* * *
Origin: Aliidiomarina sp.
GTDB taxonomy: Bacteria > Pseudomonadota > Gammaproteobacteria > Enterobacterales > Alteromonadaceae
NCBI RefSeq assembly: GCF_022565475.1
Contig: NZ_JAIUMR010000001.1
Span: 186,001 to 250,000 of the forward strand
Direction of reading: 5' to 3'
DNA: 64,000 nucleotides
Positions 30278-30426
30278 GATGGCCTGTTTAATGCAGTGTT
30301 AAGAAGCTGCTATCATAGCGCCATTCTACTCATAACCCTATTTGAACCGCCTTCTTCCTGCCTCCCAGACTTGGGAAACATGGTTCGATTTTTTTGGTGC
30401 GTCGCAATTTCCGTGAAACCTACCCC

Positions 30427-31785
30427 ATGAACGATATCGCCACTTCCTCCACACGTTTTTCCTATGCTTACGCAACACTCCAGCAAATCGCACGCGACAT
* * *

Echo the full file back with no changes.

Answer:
Origin: Aliidiomarina sp.
GTDB taxonomy: Bacteria > Pseudomonadota > Gammaproteobacteria > Enterobacterales > Alteromonadaceae
NCBI RefSeq assembly: GCF_022565475.1
Contig: NZ_JAIUMR010000001.1
Span: 186,001 to 250,000 of the forward strand
Direction of reading: 5' to 3'
DNA: 64,000 nucleotides
Positions 30278-30426
30278 GATGGCCTGTTTAATGCAGTGTT
30301 AAGAAGCTGCTATCATAGCGCCATTCTACTCATAACCCTATTTGAACCGCCTTCTTCCTGCCTCCCAGACTTGGGAAACATGGTTCGATTTTTTTGGTGC
30401 GTCGCAATTTCCGTGAAACCTACCCC

Positions 30427-31785
30427 ATGAACGATATCGCCACTTCCTCCACACGTTTTTCCTATGCTTACGCAACACTCCAGCAAATCGCACGCGACAT